Promising a steady transition through the new era of tighter defense budgets, Martin Marietta President Norman R. Augustine took the helm yesterday as chief executive of the Bethesda-based aerospace giant.

In a move that has been expected for more than a year, Martin Marietta's board elected Augustine, 52, a former undersecretary of the Army, to succeed Thomas G. Pownall as CEO. Pownall, 65, will remain as chairman indefinitely.

At the same time, the board named executive vice president Caleb B. Hurtt, 56, as the company's new president and chief operating officer.

The changes place Augustine at the helm of one of the country's largest defense firms at a time when military budgets are being squeezed and many industry analysts are predicting leaner times for major contractors. They also come just two days after Martin Marietta suffered one of the most serious blows to its prestige in years, losing out to rival Boeing Aerospace in the competition to build the living quarters and laboratory for NASA's space station.

The loss of that contract will leave Martin Marietta, which has long prided itself on being a key player in the nation's manned space program, without any major role in the space station project.

In a brief interview yesterday, Augustine acknowledged that the space station loss was "certainly ... a major disappointment," adding that "in terms of manned space, inevitably, we'll be doing less than we would have."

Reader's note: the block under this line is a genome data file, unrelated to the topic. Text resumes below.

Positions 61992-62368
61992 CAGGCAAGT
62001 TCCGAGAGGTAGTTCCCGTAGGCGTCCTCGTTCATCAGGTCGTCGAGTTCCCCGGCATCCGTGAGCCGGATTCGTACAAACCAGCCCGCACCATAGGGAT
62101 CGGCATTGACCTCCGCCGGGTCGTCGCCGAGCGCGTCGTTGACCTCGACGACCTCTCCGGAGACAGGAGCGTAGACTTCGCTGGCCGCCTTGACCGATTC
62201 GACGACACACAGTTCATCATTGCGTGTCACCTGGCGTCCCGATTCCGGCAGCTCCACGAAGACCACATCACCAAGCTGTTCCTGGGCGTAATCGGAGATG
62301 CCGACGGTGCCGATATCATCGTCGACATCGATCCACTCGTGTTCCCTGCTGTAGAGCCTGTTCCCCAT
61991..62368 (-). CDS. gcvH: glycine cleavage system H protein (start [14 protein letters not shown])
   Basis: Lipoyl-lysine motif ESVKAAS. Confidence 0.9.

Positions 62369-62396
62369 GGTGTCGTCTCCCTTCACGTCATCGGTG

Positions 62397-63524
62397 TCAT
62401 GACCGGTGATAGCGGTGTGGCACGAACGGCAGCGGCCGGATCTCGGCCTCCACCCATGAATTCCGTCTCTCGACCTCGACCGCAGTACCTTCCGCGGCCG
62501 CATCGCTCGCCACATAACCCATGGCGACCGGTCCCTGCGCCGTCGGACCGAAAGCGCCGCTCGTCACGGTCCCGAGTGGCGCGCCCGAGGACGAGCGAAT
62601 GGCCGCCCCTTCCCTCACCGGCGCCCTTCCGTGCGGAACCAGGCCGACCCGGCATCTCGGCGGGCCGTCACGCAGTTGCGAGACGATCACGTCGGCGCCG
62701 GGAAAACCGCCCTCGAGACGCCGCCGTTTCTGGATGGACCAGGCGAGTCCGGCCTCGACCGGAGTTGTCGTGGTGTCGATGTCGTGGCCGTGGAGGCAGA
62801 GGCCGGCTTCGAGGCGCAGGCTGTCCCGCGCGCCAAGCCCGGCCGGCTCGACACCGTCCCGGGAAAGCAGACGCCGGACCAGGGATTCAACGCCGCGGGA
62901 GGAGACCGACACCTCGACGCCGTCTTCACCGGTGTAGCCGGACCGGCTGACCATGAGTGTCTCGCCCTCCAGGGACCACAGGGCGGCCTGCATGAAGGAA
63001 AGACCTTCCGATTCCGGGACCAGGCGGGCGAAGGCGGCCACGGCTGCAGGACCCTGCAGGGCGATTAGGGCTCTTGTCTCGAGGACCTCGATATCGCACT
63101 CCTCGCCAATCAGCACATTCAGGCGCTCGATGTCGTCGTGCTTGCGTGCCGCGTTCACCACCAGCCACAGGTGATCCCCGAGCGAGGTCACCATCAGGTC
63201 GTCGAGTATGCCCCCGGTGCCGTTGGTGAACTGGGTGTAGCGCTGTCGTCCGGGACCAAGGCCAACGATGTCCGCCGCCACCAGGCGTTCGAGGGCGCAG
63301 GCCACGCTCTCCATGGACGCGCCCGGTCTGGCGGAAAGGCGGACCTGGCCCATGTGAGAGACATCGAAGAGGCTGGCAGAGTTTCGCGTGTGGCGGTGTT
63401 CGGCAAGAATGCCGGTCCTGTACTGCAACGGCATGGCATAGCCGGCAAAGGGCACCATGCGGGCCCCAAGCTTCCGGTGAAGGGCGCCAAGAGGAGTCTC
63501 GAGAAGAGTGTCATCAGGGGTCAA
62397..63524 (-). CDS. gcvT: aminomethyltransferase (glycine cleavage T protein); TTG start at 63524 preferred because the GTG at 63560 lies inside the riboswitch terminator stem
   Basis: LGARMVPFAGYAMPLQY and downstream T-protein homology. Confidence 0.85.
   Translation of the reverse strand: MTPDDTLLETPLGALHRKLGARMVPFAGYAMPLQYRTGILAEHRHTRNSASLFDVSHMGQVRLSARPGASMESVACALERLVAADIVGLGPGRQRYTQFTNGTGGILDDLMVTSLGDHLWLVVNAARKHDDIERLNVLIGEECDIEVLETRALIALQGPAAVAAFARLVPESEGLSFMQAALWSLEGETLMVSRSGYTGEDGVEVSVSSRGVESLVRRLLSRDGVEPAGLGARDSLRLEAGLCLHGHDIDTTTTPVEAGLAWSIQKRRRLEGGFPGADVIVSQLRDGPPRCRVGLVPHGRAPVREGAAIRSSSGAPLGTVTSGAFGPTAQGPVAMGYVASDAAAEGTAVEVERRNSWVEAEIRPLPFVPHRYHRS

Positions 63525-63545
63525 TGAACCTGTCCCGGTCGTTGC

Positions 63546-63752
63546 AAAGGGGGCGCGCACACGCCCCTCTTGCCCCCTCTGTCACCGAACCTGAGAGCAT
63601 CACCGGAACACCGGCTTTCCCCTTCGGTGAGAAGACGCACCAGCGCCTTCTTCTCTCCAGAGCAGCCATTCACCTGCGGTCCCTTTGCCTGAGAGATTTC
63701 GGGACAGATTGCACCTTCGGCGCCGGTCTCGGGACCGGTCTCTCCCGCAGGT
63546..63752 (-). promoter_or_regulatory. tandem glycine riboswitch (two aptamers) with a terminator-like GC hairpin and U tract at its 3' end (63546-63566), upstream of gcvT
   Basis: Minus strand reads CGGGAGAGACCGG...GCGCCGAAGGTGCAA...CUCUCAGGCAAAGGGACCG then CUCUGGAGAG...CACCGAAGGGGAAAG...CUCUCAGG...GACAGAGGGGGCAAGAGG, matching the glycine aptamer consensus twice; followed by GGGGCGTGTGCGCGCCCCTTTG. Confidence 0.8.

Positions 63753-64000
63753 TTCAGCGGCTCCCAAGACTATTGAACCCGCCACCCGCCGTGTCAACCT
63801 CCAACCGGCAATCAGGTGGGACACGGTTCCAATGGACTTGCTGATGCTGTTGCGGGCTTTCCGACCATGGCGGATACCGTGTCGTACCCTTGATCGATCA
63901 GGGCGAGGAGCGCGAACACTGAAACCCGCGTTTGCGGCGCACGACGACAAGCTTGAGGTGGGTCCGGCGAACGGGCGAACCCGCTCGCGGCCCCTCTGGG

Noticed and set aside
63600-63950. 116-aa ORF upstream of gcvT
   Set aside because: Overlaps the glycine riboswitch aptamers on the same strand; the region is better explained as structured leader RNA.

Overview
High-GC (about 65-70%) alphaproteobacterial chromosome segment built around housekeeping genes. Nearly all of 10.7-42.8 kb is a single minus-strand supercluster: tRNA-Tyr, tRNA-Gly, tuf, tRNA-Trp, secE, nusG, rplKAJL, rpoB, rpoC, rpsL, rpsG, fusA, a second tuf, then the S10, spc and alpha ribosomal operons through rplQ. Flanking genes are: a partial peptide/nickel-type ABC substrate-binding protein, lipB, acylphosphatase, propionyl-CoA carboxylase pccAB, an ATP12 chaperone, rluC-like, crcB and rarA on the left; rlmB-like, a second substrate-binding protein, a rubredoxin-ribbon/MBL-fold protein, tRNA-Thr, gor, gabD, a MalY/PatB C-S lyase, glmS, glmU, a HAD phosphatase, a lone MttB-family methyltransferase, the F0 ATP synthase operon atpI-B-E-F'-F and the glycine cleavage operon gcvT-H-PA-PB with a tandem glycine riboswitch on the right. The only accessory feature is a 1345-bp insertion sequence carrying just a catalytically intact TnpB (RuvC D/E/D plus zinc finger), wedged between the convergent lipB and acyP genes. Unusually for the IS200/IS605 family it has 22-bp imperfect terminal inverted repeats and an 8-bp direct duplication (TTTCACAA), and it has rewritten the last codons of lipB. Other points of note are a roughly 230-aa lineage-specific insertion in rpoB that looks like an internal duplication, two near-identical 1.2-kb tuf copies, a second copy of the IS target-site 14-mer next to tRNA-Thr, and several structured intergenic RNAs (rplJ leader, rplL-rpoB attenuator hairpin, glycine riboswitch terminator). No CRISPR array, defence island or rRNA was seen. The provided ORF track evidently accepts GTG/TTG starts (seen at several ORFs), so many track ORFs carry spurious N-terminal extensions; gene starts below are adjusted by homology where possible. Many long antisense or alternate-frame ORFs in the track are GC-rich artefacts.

But he emphasized that Martin Marietta's space operations still have work -- the production of Titan missiles for the Air Force and the external fuel tanks for NASA's shuttle, for example. It will also continue to bid on important new space contracts, he added.

Augustine said he believes the firm is particularly well situated to cope with tighter Pentagon budgets because its programs are well diversified, particularly in the conventional warfare area. He cited, for example, the Army's selection of Martin Marietta to build its ADATS air missile defense system, in conjunction with a Swiss firm, to replace the canceled Sgt. York gun.

"Clearly, I'm taking over a time when the industry is entering a challenging period," said Augustine. But he added, "We believe all the key programs we're involved in are ones that are fairly critical to the defense of the country. There are none that are in grave jeopardy."